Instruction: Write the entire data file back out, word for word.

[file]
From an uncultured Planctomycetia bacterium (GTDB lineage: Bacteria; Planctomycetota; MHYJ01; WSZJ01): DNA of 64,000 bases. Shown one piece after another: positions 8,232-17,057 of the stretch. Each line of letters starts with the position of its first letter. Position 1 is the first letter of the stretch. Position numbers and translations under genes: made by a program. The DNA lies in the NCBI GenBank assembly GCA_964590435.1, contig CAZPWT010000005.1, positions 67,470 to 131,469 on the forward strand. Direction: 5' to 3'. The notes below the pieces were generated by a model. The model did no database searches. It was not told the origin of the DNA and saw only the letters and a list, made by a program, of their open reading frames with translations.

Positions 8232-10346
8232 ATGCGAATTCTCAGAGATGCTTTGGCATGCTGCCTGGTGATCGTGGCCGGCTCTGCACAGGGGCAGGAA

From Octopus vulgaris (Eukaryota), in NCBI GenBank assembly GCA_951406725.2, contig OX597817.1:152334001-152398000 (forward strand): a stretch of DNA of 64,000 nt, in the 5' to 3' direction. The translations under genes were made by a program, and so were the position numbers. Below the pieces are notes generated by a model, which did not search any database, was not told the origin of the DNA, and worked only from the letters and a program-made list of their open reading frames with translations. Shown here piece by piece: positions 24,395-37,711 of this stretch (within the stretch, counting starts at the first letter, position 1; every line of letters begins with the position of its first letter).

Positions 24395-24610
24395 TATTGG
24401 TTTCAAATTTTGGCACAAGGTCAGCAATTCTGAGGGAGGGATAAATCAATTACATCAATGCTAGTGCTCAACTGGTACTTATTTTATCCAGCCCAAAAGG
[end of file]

From an uncultured Planctomycetia bacterium (GTDB lineage: Bacteria; Planctomycetota; MHYJ01; WSZJ01): DNA of 64,000 bases. Shown one piece after another: positions 8,232-17,057 of the stretch. Each line of letters starts with the position of its first letter. Position 1 is the first letter of the stretch. Position numbers and translations under genes: made by a program. The DNA lies in the NCBI GenBank assembly GCA_964590435.1, contig CAZPWT010000005.1, positions 67,470 to 131,469 on the forward strand. Direction: 5' to 3'. The notes below the pieces were generated by a model. The model did no database searches. It was not told the origin of the DNA and saw only the letters and a list, made by a program, of their open reading frames with translations.

Positions 8232-10346
8232 ATGCGAATTCTCAGAGATGCTTTGGCATGCTGCCTGGTGATCGTGGCCGGCTCTGCACAGGGGCAGGAA

From Octopus vulgaris (Eukaryota), in NCBI GenBank assembly GCA_951406725.2, contig OX597817.1:152334001-152398000 (forward strand): a stretch of DNA of 64,000 nt, in the 5' to 3' direction. The translations under genes were made by a program, and so were the position numbers. Below the pieces are notes generated by a model, which did not search any database, was not told the origin of the DNA, and worked only from the letters and a program-made list of their open reading frames with translations. Shown here piece by piece: positions 24,395-37,711 of this stretch (within the stretch, counting starts at the first letter, position 1; every line of letters begins with the position of its first letter).

Positions 24395-24610
24395 TATTGG
24401 TTTCAAATTTTGGCACAAGGTCAGCAATTCTGAGGGAGGGATAAATCAATTACATCAATGCTAGTGCTCAACTGGTACTTATTTTATCCAGCCCAAAAGG